A White House task force on adoption has recommended that adoption of children by homosexuals "should not be supported," but otherwise called for few innovations in the complex adoption field.

The task force, established in August to make specific recommendations on how adoption could be encouraged, called for legislation providing Social Security benefits for adopted children and health insurance coverage for disabled adopted children.

"The task force has ignored the staggering costs, archaic agency procedures and stifling requirements which have so long burdened the adoption process," said Rep. Patricia Schroeder (D-Colo). "The task force chose to rail against abortion and to judge the appropriateness of homosexuality and transracial adoptions."

Schroeder estimated that adoption costs to a family now run between $5,000 and $10,000.

The task force, headed by Mary Gall, counselor to the director of the Office of Personnel Management, recommended:No change in tax policy. The "effects of federal and state tax policies on choices made by households regarding adoption are likely to be small." A public education campaign highlighting successful military adoptive families. No change in state policies pertaining to sharing with the parents of birth background information about prospective adoptive parents. No change in rules regarding access to adoption records. A concerted effort to recruit minority families and expedite the adoption process in their behalf. Allowing transracial adoption as a permissible method of providing a loving permanent home, although it is "preferable to place a child in a family with a similar racial background." Not supporting homosexual adoption, although "marital status, age or handicapped conditions should not preclude individuals from consideration as adoptive parents." Pushing for more "timely termination of parental rights, establishment of foster care review boards, accountability and supervision of agency caseworkers and methods for addressing bureaucratic inertia in foster care and adoption programs."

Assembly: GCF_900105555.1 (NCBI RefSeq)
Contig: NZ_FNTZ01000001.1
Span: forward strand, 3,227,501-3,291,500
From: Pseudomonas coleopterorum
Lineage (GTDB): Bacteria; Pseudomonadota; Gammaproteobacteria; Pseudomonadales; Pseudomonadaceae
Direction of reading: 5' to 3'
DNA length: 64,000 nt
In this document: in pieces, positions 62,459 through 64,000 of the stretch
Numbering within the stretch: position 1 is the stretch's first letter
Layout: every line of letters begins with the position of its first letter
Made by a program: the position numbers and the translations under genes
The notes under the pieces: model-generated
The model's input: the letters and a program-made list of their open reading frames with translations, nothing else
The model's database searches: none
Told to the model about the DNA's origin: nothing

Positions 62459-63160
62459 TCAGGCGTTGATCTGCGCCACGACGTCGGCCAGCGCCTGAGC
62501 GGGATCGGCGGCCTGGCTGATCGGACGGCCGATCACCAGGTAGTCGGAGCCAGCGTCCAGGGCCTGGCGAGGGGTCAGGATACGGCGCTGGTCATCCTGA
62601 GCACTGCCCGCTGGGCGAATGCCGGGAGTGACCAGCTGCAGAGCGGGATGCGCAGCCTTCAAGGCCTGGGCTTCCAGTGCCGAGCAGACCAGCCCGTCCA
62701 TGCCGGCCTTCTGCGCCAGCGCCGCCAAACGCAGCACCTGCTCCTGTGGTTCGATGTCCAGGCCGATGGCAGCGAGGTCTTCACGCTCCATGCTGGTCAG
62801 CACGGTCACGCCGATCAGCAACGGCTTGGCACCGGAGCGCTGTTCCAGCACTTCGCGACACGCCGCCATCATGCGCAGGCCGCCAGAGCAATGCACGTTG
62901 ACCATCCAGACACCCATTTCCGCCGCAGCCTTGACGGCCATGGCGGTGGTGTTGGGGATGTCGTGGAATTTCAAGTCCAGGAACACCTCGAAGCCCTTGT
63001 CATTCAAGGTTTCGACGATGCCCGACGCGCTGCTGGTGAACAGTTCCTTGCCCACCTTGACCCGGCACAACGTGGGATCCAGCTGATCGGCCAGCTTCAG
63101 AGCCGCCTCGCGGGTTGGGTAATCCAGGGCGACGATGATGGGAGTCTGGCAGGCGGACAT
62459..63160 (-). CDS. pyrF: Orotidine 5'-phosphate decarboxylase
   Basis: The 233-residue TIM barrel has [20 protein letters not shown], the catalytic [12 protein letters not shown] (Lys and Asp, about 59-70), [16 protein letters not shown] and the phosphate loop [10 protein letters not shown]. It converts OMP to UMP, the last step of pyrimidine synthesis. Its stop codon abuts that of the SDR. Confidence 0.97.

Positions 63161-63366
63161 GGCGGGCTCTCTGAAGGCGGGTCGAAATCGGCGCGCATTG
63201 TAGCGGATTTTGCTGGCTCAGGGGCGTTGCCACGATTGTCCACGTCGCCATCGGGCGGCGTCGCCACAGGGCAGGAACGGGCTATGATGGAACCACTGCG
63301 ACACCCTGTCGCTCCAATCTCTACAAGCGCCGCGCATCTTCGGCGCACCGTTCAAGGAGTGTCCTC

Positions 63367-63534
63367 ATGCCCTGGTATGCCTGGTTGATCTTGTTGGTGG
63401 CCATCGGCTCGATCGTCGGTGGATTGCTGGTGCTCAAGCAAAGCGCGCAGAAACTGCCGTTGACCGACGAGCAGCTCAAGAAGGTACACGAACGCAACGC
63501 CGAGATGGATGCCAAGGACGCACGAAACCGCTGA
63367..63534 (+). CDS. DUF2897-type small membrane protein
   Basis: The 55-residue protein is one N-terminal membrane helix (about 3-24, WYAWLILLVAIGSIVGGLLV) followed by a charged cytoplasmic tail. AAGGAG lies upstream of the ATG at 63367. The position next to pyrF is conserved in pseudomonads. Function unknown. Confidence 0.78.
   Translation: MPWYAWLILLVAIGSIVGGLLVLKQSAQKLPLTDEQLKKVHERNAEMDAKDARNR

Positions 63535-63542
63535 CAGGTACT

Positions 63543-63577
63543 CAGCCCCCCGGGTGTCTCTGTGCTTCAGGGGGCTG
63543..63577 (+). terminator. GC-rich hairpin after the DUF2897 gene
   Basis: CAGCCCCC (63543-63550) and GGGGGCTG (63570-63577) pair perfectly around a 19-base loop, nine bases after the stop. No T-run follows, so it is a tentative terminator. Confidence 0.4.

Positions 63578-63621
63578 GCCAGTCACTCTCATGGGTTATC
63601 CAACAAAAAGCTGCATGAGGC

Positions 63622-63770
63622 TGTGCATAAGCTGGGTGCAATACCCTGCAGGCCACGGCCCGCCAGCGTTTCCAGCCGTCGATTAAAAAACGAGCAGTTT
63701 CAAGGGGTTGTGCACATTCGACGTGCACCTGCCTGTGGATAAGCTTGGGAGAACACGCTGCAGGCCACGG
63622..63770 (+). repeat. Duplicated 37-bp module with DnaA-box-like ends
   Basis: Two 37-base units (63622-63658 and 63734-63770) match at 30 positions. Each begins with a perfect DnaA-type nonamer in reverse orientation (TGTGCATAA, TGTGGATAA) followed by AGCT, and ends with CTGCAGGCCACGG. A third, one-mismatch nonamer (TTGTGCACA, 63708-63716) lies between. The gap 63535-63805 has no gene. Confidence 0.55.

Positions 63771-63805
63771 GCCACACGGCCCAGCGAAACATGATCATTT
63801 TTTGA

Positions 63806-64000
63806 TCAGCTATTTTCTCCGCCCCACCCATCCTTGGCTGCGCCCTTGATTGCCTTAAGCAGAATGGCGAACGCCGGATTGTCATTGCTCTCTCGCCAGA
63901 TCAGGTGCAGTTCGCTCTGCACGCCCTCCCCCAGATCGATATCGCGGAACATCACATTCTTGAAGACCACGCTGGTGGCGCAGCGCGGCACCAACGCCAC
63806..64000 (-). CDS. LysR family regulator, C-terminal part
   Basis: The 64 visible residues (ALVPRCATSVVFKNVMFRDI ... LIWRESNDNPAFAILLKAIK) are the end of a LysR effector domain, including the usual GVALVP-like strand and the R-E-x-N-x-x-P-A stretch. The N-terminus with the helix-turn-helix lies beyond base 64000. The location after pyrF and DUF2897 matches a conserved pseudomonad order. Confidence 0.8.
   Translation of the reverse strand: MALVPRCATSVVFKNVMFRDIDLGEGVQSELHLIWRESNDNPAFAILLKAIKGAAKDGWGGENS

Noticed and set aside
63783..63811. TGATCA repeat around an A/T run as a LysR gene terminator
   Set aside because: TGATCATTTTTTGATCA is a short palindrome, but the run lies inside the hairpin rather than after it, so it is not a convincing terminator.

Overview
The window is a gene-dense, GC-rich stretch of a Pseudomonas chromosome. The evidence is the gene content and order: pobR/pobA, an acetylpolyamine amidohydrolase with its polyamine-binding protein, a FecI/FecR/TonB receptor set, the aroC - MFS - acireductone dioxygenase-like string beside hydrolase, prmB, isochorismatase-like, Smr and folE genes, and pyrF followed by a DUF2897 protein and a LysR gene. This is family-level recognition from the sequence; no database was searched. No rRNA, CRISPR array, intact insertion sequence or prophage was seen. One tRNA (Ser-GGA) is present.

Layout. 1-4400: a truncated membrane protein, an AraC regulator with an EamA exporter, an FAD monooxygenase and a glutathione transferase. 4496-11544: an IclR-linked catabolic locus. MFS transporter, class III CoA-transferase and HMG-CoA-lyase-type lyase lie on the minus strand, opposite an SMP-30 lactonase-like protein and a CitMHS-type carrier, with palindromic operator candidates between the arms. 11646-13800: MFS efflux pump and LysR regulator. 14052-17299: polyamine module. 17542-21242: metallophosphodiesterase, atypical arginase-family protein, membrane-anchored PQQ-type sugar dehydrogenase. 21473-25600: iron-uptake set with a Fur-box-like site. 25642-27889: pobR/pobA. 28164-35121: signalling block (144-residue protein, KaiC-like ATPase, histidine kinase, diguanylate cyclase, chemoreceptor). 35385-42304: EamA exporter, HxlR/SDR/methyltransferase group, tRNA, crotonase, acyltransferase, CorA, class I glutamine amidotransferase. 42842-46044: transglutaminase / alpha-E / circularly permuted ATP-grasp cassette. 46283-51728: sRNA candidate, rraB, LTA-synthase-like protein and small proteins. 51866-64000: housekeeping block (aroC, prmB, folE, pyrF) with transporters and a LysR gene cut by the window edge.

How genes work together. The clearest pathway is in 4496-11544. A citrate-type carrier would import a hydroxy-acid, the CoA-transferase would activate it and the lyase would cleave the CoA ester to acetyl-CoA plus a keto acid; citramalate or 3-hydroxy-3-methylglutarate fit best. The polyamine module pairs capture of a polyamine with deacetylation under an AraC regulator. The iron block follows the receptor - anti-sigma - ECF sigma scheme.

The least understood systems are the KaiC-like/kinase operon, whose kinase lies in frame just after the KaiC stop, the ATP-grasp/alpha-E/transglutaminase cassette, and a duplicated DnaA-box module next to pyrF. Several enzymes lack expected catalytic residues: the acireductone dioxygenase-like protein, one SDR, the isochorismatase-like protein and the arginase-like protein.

The task force noted that the absence of reliable data on the numbers of adoptions remains a longstanding problem. The White House used a figure of 140,000 annual adoptions when the task force was named in August.

"We see many obstacles to adoption," said Mickey Lutz, co-chairman of Northern Virginia FACE, Families Adopting Children Everywhere. "Adoptive parents are still given second class status -- usually there is no insurance coverage for the baby, usually there is not parental leave."

Lutz said finding out how to adopt is a time-consuming process because hundreds of state and local laws differ and sometimes conflict on who can adopt and how. Costs can go as high as $20,000, or be free.

"The real difficulty is there are millions of different types of laws, and some private adoption agencies have very rigid rules that close the doors to a lot of people," said Lutz, who teaches a course for adoptive parents in Alexandria.

There are "enormous possibilities" for adopting children, said Lutz. "The sources are endless, but people don't know how to find out about them."

The task force said in the report that, in conducting its research, it was "guided by principles of federalism which mandate that there be no undue interference by the federal government in areas of family law which have traditionally and correctly rested with state governments."